I agree that the attitude you bring can make a big difference. The other day I was in a group for the bug WB on Ossus and we kept wiping. I couldn’t believe it because it’s a fairly easy fight, and every other group I’ve been in had no problem. It took several pulls for me and a few others in the group to get everyone to deal with the mechanics correctly, but all I kept thinking was “wow, killing these adds over and over is completing the galactic rampage conquest objectives really quickly” :)

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    1. Fortunately I've never wiped on any of the Ossus world bosses, though I've had to redo the bug a couple of times because it didn't give credit for the quest (even after the patch). And yes, I also keep thinking that at least all those adds are great for the rampage objective. :P

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  4. Unsurprisingly my overall experiences with pugging were mixed too. To be honest though, whenever I can avoid it I will.

    Like Bhagpuss I lost any desire to pug in FFXIV pretty quickly.
    Not only is one run per dungeon mandatory for progressing the main story, the dungeon roulette system ensures that dungeon groups are always full of people who want to be finished right. fricking. now.
    My GF was unceremoniously votekicked once just 5 minutes in because she was tanking too slowly for the other two. Why someone can even be kicked by two of four people is beyond me, but needless to say I had a few rather rude words for those muppets and then left too. That was the last dungeon we ran in that game period.

    So while I don't disagree with your advice per se - quite the contrary - I still feel there are far too many people out there that I don't want to do a dungeon with under any circumstances. Hence it's either 'find a nice guild' or 'eschew group content completely' for me nowadays.

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    1. One thing I didn't touch on in the post is that communities and what's considered acceptable behaviour can be different among different games, and it's quite possible to enjoy pugging in one game but not another. If you seemingly always have completely different goals from everyone else you get grouped with, no amount of good attitude is going to make the experience more enjoyable. I had that problem with WoW's rush-rush culture. But it didn't turn me off pugging, it just turned me off WoW. XD

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    2. I get where you're coming from, and I indeed tend to think that FFXIV is worse than other games in this regard.

      It did surprise and, to be honest, shock me at the time though, because that game's community is generally praised to the skies whenever MMO communities are compared.

      Anyway, I guess I just have to accept that I get upset easily. I hate bad encounters with others, so once I've had a couple of those in a particular game I usually choose not to put myself in situations like that anymore.

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  5. I'm so fed up with pugs. They lie straight up to your face, when you asked them, if the boss mechanics are known. And after the first wipe or even after the second wipe they say "it's been awhile", "maybe you can recap the mechanics".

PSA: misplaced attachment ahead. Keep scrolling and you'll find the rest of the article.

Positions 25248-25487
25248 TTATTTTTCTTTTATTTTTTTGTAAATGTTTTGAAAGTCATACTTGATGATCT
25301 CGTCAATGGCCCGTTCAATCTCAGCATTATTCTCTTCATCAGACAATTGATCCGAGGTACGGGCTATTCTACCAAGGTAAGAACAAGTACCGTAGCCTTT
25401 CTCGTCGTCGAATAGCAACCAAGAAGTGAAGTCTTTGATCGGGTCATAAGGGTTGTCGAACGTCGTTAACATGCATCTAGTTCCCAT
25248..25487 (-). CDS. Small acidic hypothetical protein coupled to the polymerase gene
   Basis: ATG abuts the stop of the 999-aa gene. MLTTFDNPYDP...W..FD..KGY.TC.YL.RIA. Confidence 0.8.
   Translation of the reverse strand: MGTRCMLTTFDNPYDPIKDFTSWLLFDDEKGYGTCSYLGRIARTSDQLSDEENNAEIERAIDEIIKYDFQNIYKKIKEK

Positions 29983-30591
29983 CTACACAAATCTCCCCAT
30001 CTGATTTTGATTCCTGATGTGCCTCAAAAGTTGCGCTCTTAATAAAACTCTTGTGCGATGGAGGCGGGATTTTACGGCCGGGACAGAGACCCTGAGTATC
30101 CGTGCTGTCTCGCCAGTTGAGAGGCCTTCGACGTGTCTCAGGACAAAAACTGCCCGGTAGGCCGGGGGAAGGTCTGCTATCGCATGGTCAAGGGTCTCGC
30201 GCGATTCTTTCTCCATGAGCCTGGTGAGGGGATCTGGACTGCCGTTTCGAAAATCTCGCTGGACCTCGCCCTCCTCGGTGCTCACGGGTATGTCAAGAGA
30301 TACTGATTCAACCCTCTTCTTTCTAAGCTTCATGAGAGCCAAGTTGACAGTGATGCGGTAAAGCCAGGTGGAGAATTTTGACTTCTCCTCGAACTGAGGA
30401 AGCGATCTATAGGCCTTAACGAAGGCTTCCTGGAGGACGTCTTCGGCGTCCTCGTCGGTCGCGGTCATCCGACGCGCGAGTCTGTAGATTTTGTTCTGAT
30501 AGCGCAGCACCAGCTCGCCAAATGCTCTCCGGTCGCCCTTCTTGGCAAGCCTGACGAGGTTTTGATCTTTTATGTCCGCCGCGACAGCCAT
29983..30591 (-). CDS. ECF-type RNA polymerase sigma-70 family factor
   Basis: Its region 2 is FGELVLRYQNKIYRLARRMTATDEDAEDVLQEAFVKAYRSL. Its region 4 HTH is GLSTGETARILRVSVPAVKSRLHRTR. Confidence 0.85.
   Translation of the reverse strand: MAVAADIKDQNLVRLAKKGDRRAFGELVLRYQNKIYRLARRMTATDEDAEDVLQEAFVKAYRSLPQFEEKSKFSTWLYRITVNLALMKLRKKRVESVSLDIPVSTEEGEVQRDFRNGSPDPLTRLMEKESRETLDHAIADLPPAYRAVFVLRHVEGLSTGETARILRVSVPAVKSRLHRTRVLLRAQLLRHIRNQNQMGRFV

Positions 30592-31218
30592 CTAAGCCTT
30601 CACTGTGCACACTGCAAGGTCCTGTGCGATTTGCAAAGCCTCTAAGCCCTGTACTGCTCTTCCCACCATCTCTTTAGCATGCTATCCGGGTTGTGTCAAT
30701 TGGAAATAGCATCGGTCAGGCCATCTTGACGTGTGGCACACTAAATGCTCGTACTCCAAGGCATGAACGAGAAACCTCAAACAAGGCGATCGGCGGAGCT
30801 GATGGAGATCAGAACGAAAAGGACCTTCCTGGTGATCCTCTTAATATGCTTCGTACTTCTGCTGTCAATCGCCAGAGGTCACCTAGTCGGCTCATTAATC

Just two rules:

    First...don't pug before 8pm. Most of the kids are in bed. Grown up are more likely to speak up. Adults are more likely to follow instructions.

    Second...don't pug on weekends. Weekend players are the worst. Playing only two weekends a month, two hours at most, and respond to an Brontes HC call on fleet. Do less damage than the healer, etc...whole group is annoyed, but they "have fun". "It's just a game. Relax. We are here to have fun". Yeah right. I'm glad they don't q for another two weeks when this run is over.

    The worst...in two weeks they can show the achievo…"i've done this before".

    We totally need legacy igno...it's not good for both sides to run any kind of content together.

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    1. I don't think I recall ever being outright lied to in a pug. (People not responding to a question either way isn't the same thing.) In the example you described, following my own advice, I wouldn't assume malice but rather that people genuinely overestimated their knowledge of the fight. Great opportunity to teach them how to do it properly! :)

      And I've done plenty of pugging on weekends with no problems. I can't disagree that late nights bring out a particular kind of player though - from my experience people who tend to play late at night are usually a bit more chill about things and less rushed.

      Not sure what "HC" means but after a quick Google search I guess it's German shorthand for either veteran or master mode? Either way, those are not intended to be done with randoms, so in my opinion trying to do so is foolish to begin with and not really a strike against pugging in general. Also, maybe the rest of them really did have fun. :P Sounds like a case of mismatched expectations to me.